10 ways to spot a crypto scam, demand for term deposits jumps 1200%, and a strategy that can boost pay by 44%. Here are five things you may have missed this week.
10 clues you’re dealing with crypto crooks
Australians lost more than $701 million to investment scams last year – a 135% jump from 2020. Much of the increase is due to a ballooning in scams involving cryptocurrency.
In a bid to stem the losses, money watchdog ASIC, has put together the top 10 warning signs of a likely crypto scam:
- Offers that come out of the blue
- Fake celebrity endorsements
- A romantic partner you only know online asks for money in crypto
- You’re pressured into transferring crypto from your current exchange to another website
- You’re asked to pay for a financial service with crypto
- The app you’re using for crypto isn’t listed on the Google Play Store or Apple Store
- You need to pay more to access your money
- You’re promised guaranteed returns
- Strange tokens appear in your digital wallet
- The provider withholds investment earnings ‘for tax purposes’
If you think you’ve been caught up in a crypto scam, ASIC Deputy Chair Sarah Court, says it’s important to act fast. “Draw a line under it. Don’t send any more money. Block all contact from the scammer,” she advises.
“Contact your bank or financial institution immediately to report the scam. Ask them to stop any transactions. Also, warn your family and friends so they can watch out for potential follow-up scams.”
1200% growth in term deposits
Australians are flocking to term deposits to take advantage of higher savings rates.
NAB reports a 1200% increase in the number of 12-month term deposits opened in the past three months compared to the same period last year.
The bank has also seen a 29% increase in the number of new savings accounts opened in the past quarter. More than 1000 new NAB iSaver or Reward savings accounts have been opened per day since July 1, 2022.
NAB Executive for Everyday Banking, Paul Riley says it’s a “saver’s market” right now.
“The fact we are seeing hundreds of new accounts opened every day by new and existing customers reflects how much customers are shopping around,” Riley says.
Some of the best rates available on 12-month term deposits include 4.05% with AMP Bank, 4.1% with BankWest and 4.20% with Judo Bank.
But you don’t have to lock your money away to earn a decent rate. Macquarie Bank’s savings account is paying a welcome rate of 4.25% for four months. ING’s Savings Maximiser is paying 4.30%.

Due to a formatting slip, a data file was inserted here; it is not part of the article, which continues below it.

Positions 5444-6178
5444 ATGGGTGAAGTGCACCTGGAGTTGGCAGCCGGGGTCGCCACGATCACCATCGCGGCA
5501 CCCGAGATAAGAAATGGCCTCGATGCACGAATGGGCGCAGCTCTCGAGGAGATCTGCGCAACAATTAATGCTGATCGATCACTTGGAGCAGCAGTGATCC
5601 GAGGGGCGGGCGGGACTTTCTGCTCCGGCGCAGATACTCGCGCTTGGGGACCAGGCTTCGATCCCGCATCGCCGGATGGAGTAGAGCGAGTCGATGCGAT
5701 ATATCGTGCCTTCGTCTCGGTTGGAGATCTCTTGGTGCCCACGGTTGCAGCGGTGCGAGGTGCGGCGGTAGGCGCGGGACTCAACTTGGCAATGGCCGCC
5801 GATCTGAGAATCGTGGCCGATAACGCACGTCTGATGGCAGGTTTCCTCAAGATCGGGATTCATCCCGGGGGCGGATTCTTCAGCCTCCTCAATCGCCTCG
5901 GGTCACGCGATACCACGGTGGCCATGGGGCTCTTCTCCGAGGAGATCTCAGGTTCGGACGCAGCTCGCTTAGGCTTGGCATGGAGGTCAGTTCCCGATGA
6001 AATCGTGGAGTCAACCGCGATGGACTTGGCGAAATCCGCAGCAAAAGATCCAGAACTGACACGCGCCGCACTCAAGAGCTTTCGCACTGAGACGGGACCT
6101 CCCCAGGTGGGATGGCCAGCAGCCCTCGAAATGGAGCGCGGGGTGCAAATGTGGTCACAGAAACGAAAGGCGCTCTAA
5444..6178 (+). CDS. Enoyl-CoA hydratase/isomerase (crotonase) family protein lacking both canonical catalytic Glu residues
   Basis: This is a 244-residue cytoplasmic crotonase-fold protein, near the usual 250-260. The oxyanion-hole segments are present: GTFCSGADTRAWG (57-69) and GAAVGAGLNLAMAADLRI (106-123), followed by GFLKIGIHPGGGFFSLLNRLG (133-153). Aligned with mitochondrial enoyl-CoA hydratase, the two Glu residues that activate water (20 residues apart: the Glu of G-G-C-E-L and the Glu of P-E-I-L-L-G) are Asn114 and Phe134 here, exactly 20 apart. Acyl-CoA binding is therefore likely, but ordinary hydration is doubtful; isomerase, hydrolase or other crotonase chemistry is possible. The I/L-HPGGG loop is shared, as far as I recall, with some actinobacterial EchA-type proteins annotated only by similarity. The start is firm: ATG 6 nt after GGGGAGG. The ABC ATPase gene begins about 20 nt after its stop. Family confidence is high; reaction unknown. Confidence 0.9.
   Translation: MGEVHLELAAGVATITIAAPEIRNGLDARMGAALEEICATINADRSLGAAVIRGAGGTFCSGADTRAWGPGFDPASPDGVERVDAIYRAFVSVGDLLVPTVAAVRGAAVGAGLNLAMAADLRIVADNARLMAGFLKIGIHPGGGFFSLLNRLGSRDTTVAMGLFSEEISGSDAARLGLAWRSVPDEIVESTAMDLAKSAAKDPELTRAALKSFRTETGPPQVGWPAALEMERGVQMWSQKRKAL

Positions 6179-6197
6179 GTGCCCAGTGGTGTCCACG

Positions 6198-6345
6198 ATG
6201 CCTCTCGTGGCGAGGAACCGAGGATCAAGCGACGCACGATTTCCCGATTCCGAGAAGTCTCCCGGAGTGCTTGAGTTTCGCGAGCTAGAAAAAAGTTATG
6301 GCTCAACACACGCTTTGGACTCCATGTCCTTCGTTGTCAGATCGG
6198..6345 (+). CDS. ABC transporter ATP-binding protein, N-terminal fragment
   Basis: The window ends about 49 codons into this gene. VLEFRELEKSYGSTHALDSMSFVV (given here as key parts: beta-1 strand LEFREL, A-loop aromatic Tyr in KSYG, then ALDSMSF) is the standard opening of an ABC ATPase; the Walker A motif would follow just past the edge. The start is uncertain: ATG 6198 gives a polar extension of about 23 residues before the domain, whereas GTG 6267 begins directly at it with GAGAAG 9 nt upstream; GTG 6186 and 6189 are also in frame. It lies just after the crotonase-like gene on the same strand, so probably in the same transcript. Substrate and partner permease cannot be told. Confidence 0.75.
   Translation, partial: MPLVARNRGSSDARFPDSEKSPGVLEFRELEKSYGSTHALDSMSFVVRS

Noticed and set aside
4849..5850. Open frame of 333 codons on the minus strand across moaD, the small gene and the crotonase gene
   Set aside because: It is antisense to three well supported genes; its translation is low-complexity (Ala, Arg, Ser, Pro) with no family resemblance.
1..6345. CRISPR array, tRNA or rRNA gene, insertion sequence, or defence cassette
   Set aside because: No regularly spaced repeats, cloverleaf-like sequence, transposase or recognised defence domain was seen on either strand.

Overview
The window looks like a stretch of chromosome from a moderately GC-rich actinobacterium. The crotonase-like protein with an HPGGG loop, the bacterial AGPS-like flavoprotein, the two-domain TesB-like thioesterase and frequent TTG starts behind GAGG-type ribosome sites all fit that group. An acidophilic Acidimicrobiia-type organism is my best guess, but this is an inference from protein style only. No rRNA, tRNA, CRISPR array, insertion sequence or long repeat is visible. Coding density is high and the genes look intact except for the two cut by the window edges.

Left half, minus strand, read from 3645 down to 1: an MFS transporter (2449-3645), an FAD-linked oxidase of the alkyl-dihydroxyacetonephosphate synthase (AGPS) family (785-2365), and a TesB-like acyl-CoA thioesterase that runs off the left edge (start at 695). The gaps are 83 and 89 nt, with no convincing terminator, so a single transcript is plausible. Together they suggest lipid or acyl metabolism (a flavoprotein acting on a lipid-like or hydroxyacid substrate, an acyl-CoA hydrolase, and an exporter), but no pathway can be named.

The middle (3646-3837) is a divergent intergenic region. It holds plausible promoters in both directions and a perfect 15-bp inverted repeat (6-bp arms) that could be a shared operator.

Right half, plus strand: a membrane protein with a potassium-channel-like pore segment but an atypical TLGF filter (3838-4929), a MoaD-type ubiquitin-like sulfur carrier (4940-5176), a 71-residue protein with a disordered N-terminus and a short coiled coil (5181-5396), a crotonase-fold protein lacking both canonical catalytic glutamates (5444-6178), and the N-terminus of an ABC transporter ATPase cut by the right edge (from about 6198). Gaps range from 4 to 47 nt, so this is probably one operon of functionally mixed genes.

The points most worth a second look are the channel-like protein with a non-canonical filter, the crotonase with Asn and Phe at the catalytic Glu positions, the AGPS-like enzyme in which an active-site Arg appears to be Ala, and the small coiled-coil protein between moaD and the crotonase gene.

How to boost your pay by 44%
Hankering for a pay rise? Completing an MBA (Master of Business Administration) can deliver a serious salary boost.
Monash University’s Global Executive MBA (EMBA) has just been ranked number one in Australia, and number 67 globally, by the prestigious Financial Times Top 100 Executive MBA Rankings.
According to the rankings, graduates of Monash’s EMBA can enjoy a 44% uptick in salary after completing the program.
MBAs are becoming popular in Australia but they don’t come cheap.
On average, it can cost $57,353 to complete an MBA with an Aussie university.
The Monash EMBA comes with a price tag of around $98,400 though you could pay up to $126,000 with the University of Melbourne or as little as $16,000 with the Victorian Institute of Technology.
67% of women own no shares, compared to 53% of men
A survey by Savvy has revealed that 60% of Australians have no direct investments in shares – a figure that jumps to 67% of women, compared to 53% of men.
The serious share enthusiasts are investors aged 55-64, with more than one in ten owning over $100,000 worth of stocks.
Close to one in two sharemarket investors say they’re in it for decent returns, while one in three use shares to invest for retirement.
Savvy spokesperson, Adrian Edlington, says, “Many people think they need huge sums of money to invest in shares. The barrier to entry is lower than ever.”
The minimum marketable parcel on the Aussie stock exchange is $500 but plenty of trading platforms and micro-investing apps let investors get started with as little as $1.
Where’s the money gone?
In a recent speech in Hobart, Reserve Bank Governor, Philip Lowe made a startling admission.
Over $100 billion in notes is floating around the economy – about $4000 per person, despite the use of cash plummeting since the onset of COVID.
On average, Lowe says there are 18 $100 notes and 38 $50 notes on issue for every person in Australia.
Reserve Bank analysis suggests most of these banknotes are being held as a ‘store of value’ – in other words, we’re hoarding the folding stuff under mattresses, in jam jars or at the bottom of sock drawers.
Lowe observed, “As interest rates have risen recently, I thought the attractiveness of holding banknotes as a store of value might decline, but there is little sign of that yet.”
He has a point. With rates on at-call deposits topping 4.0% with the likes of St George (4.1%), Rabobank (4.25%) and BankSA (4.10%), it’s time for hidden cash to come out of the closet and go to work in a savings account.
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